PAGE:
Resveratrol Inhibition of Cellular Respiration: New Paradigm for an Old Mechanism
AbstractResveratrol (3,4′,5-trihydroxy-trans-stilbene, RSV) has emerged as an important molecule in the biomedical area. This is due to its antioxidant and health benefits exerted in mammals. Nonetheless, early studies have also demonstrated its toxic properties toward plant-pathogenic fungi of this phytochemical. Both effects appear to be opposed and caused by different molecular mechanisms. However, the inhibition of cellular respiration is a hypothesis that might explain both toxic and beneficial properties of resveratrol, since this phytochemical: (1) decreases the production of energy of plant-pathogenic organisms, which prevents their proliferation; (2) increases adenosine monophosphate/adenosine diphosphate (AMP/ADP) ratio that can lead to AMP protein kinase (AMPK) activation, which is related to its health effects, and (3) increases the reactive oxygen species generation by the inhibition of electron transport. This pro-oxidant effect induces expression of antioxidant enzymes as a mechanism to counteract oxidative stress. In this review, evidence is discussed that supports the hypothesis that cellular respiration is the main target of resveratrol. View Full-Text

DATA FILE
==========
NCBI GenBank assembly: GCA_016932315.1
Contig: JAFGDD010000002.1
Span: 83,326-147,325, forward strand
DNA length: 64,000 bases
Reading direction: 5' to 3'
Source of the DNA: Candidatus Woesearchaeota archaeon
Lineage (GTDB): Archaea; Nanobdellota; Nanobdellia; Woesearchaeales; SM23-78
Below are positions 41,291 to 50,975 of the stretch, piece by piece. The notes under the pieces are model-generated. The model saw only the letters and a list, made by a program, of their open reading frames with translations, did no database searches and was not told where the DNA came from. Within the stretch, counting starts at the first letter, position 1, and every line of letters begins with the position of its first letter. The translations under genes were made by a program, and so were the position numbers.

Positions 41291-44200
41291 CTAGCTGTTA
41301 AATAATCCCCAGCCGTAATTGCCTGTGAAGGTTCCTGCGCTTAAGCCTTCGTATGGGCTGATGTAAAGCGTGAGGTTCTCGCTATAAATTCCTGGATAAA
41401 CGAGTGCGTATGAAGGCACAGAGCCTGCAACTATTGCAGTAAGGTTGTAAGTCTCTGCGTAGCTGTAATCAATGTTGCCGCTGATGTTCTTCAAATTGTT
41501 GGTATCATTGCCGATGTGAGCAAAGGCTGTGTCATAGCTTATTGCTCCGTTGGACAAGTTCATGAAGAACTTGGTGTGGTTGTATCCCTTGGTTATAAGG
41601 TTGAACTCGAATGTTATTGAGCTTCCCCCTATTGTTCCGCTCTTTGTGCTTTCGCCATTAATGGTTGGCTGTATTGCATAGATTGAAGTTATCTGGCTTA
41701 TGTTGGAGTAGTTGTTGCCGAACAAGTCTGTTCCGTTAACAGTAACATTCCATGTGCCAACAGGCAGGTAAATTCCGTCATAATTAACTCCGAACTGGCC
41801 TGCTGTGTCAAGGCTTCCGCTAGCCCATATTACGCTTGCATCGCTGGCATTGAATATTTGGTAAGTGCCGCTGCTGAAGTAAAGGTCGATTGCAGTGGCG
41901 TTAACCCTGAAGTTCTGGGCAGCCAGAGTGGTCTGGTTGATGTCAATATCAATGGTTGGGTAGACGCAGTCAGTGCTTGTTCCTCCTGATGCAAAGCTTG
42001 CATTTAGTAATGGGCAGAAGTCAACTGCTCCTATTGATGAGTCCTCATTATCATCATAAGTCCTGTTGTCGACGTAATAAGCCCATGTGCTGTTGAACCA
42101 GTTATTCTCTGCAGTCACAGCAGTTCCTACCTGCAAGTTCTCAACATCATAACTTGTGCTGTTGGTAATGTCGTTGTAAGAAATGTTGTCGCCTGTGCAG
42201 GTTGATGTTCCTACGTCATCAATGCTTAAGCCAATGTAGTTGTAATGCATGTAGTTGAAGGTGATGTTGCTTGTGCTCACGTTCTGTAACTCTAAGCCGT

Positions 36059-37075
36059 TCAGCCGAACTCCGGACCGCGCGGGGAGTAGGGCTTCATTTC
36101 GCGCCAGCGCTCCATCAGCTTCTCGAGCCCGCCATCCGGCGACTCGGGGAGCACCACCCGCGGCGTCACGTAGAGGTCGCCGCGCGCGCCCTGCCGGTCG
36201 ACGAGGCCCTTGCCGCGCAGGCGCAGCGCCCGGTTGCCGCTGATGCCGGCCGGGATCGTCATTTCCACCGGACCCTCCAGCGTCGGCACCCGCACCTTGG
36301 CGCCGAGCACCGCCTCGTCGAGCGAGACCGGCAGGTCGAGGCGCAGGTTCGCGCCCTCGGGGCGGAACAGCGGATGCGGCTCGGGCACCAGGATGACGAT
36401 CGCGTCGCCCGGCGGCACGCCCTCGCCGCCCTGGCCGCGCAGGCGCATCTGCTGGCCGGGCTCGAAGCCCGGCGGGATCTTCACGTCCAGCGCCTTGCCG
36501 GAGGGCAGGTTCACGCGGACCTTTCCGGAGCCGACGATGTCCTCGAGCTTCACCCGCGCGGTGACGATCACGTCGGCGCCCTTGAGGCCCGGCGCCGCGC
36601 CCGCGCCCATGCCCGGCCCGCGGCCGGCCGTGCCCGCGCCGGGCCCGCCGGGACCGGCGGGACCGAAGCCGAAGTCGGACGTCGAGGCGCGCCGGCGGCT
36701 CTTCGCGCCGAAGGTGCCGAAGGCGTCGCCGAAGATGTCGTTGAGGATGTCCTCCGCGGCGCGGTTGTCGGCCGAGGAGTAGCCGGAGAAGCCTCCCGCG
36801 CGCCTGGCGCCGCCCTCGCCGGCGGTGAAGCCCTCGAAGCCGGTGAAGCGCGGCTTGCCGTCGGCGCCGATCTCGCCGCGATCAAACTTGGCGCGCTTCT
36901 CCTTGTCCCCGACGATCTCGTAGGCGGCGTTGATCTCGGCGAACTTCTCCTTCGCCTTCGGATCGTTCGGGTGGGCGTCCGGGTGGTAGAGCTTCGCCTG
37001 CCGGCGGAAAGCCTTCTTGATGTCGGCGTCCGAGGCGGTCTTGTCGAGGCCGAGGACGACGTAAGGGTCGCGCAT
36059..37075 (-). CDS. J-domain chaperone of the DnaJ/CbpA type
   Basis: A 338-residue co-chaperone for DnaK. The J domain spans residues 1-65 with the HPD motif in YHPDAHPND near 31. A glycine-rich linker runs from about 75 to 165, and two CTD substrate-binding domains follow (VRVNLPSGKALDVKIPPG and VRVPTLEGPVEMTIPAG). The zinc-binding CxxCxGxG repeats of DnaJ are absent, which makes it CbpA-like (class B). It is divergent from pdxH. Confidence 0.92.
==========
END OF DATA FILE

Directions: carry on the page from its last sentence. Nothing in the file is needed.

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Madrigal-Perez, L.A.; Ramos-Gomez, M. Resveratrol Inhibition of Cellular Respiration: New Paradigm for an Old Mechanism. Int. J. Mol. Sci. 2016, 17, 368.
Madrigal-Perez LA, Ramos-Gomez M. Resveratrol Inhibition of Cellular Respiration: New Paradigm for an Old Mechanism. International Journal of Molecular Sciences. 2016; 17(3):368.Chicago/Turabian Style
Madrigal-Perez, Luis A.; Ramos-Gomez, Minerva. 2016. "Resveratrol Inhibition of Cellular Respiration: New Paradigm for an Old Mechanism." Int. J. Mol. Sci. 17, no. 3: 368.
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